Join Date: Apr 2002
Location: Lexington, KY, USA
Wasn't the O2 sensor.
I have not ridden the LT the past few weeks because it just wasn't running right. It would bog down and stumble at lights, ran like it had a dead cyclinder, gas mileage had dropped to low 30's on a good day and it just wasnt smooth!
I scoured the LT site and it sounded like a dead O2 sensor, two weekends ago, I pulled off the rider and passenger pegs, the battery cover, the left skin and installed a new sensor. But alas, this was not the answer to the problem, still ran like my old 550 triple.
I happened to be at the local BMW shop shortly after replacing the sensor and the manager saw me, came over to ask how the bike had been running since they had replaced the output shaft seal on the tranny, installed the new clutch and replaced some of the rubber boots on the fuel injection system. I shared with him that it had run like a top until about 5 weeks ago when it started stumbling, stalling and just not running well. He told me to drop by with it and they would hook it up to the ole computer and see what they could see.
Opportunity allowed me to do just that last Tuesday. Took it in and they were kind enough to hook the bike up and found that the O2 sensor appeared to be searching all over the place. The O2 tracing looked like a sketch of the rocky mountains. Suggested a possible vacumn leak somewhere in the system.
I had a few hours today, so I stripped ole red down to her skivvies. Pulled the skin and started her up to see if I could hear any unusual hissing or sucking of air. Nothing but the irregular hearbeat I have grown accustomed to hearing. Pulled the tank back and checked to see if perhaps a critter had crawled into the air snorkle and died, nope, all was well there. All the lines to and from the tank were in good shape, no kinks, no holes. The lines coming off of the side of the injector ports were all clear and connected. As I sat on the ground next to the bike pondering the fate of what had become my mistress over the years, I decided to do some basic connection checking.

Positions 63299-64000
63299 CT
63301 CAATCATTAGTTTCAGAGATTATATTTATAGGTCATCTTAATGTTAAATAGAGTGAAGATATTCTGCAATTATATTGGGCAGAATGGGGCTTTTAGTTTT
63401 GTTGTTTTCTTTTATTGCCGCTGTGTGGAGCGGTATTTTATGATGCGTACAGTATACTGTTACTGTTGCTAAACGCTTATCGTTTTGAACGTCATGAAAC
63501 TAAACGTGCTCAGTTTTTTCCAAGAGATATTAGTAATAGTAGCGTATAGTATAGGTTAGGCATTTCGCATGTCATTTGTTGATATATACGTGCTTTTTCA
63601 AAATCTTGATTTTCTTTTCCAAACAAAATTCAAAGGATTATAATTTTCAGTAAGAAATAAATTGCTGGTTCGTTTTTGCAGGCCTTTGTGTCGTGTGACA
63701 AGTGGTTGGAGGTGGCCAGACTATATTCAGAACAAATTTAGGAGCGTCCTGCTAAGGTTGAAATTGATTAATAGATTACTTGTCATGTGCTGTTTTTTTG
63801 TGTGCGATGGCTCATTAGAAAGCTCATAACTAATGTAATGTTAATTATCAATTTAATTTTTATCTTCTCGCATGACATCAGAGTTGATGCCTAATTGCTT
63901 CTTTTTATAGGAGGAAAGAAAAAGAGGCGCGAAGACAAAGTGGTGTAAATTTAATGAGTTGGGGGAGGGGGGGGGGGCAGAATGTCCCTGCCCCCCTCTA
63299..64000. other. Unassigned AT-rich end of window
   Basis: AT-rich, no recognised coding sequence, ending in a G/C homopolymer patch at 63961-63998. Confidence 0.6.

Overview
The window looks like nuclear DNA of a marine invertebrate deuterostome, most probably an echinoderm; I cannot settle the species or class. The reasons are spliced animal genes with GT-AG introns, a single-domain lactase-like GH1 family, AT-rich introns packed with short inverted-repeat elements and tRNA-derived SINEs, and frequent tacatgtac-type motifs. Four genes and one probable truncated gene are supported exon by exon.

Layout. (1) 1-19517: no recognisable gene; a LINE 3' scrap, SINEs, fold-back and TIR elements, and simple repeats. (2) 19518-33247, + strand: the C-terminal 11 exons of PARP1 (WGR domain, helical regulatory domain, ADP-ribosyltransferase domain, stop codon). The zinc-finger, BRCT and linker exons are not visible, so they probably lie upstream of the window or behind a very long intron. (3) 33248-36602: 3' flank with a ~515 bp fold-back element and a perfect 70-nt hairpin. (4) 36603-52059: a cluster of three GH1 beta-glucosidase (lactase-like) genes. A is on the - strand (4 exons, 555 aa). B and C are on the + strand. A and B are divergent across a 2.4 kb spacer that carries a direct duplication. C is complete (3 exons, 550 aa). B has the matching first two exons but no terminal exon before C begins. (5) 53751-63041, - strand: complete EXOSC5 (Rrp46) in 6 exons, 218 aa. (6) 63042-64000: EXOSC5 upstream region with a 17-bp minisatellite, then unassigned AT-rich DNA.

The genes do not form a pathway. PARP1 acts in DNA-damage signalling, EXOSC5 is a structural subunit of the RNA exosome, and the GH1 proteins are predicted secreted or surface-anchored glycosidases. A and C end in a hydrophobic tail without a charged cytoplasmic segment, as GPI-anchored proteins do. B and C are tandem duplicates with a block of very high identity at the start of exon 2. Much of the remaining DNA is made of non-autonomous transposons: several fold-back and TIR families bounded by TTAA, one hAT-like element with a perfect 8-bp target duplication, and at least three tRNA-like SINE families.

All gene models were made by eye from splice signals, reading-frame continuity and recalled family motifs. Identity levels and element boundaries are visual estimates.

I pulled the panel off that covers the plugs and checked to be certain all the plug wires were snug. All seemed to be in order. I checked the injector ports to be certain they were all snug and that none of the replaced rubber coller/boots had been crimped or folded over when they were installed. Nope, all was in order. Grabbed the needle nose pliers and started checked the connections. Injector plug #1, snug, Injector plug #2, snug, Injector plub #3, fell off when I touched it with the pliers, #4 snug as a bug. Hmmm...
I released the spring latch mechanism, reseated the injector plug, clipped the latch back into place and fired old red up. Hmmm, sounded much better.
Turned her off and pulled plug #3. Wet as a dog from a lake. Cleaned it up, dried it off and reinstalled it. Checked all the connections once again and hit the start button. Little better. Unplugged the battery and went about putting the parts back on.
Reskinned her (anyone else have issues getting the stingray screwed back into place?) put the tools away, connected the battery and took her for a quick spin around the block. What a difference. She had her old personality back. No stumbling from a stop. Smooth as glass once under way.
Lesson learned. We had put close to 3000 miles on the LT in July while on vacation shortly after getting the bike back from the shop. It had performed beautifully during that trip. I evidently hit a large enough hole one evening returning to Olympia to finish dislodging the injector connector which had been incorrectly installed after the injection assembly repairs. ONe good thing is the disassembly allowed me to discover a very early oil leak under the bike. Too early to tell if it is an oil pan gasket leak or a rear main seal. That is an adventure for another day!